Skip to main content Skip to header navigation

We Now Know the Source of the E. Coli Outbreak Affecting Romaine Lettuce

Updated Nov. 27, 2018, at 3 p.m. ET: The Centers for Disease Control and Prevention believe they have pinpointed the source of a recent E. coli outbreak. According to a food safety alert, romaine lettuce from the central and northern coastal growing regions in California is (and was) responsible for the contamination that sickened 43 people in 12 states. While romaine lettuce from other areas — including Florida, Mexico and Arizona — is now considered safe, the trick is identifying its origins. “If the romaine lettuce is not labeled with a harvest growing region, do not buy, serve, sell, or eat it,” the CDC said in the safety alert. 

Original story, published Nov. 21, 2018: Just days before the biggest food holiday of the year, the Centers for Disease Control and Prevention released a safety alert warning consumers to avoid romaine lettuce, as the product may be linked to a recent E. coli outbreak.

More: Here Are All the Foods Being Recalled Right Now — Including Turkey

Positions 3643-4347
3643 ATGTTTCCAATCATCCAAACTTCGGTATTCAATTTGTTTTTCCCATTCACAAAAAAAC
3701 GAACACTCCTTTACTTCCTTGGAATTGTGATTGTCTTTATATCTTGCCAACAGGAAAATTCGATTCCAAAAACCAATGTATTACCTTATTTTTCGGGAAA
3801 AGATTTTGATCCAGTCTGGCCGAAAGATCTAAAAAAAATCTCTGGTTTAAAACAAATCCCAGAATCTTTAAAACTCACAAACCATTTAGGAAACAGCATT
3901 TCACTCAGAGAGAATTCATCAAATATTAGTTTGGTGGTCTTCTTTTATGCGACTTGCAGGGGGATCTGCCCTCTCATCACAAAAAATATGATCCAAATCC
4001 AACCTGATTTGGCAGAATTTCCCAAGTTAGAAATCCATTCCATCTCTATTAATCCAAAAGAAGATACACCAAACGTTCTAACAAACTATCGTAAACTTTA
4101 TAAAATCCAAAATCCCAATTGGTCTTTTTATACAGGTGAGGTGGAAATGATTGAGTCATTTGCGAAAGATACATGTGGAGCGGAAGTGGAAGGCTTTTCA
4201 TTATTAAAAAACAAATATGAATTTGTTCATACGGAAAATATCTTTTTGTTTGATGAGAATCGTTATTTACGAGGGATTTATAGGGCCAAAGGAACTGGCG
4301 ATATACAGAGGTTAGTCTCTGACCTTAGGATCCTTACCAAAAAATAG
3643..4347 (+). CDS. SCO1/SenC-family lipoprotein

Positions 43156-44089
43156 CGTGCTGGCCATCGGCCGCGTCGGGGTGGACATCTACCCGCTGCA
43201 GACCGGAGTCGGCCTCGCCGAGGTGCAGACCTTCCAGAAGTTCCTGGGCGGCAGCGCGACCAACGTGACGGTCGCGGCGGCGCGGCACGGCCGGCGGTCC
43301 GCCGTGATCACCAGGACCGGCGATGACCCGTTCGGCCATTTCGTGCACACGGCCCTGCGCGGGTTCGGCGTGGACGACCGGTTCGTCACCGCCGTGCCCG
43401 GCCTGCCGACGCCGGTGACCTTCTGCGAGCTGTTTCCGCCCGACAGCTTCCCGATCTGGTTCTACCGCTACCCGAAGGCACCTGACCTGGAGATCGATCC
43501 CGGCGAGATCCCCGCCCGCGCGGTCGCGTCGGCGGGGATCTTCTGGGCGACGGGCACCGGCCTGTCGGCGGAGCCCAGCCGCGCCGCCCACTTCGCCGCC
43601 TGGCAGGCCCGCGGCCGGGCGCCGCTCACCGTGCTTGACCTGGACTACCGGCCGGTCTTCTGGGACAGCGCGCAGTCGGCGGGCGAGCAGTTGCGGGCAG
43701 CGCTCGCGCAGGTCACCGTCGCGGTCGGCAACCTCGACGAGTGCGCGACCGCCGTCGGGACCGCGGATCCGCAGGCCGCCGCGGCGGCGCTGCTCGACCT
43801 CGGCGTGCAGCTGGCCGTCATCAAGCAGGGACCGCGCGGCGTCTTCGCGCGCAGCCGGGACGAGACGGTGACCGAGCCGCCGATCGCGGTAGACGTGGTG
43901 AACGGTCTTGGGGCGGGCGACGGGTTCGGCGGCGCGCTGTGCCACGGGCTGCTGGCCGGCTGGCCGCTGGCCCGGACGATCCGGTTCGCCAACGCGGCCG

“Consumers who have any type of romaine lettuce in their home should not eat it and should throw it away, even if some of it was eaten and no one has gotten sick,” the CDC said.

The alert continues, “This advice includes all types or uses of romaine lettuce, such as whole heads of romaine, hearts of romaine, and bags and boxes of precut lettuce and salad mixes that contain romaine, including baby romaine, spring mix, and Caesar salad.”

Restaurants and retailers have also been advised not to serve or sell the product, at least until further notice.

The broadness of the warning is alarming — and unusual. Most food safety notices and/or recalls are linked to specific companies or suppliers. However, this particular notice reflects the uncertainties about the origin of the contamination, which has sickened 32 people nationwide.

The good news is that, while 13 individuals have been hospitalized (one with kidney failure), no deaths have been reported.

Symptoms of an E. coli infection usually appear three to four days after consuming a contaminant, though they can present themselves as early two days or up to eight days after ingestion. Most patients experience painful stomach cramps, bloody diarrhea, nausea and/or vomiting; however, according to the Mayo Clinic, some strains of E. coli can cause a potentially fatal condition called hemolytic uremia syndrome, which can result in the destruction of blood platelets, low red blood cell count and kidney failure.

More: Check Your Fridge: More Than 200 Million Eggs Have Been Recalled

If you experience any symptoms of E. coli infection, you should contact your doctor or health care provider immediately.

Leave a Comment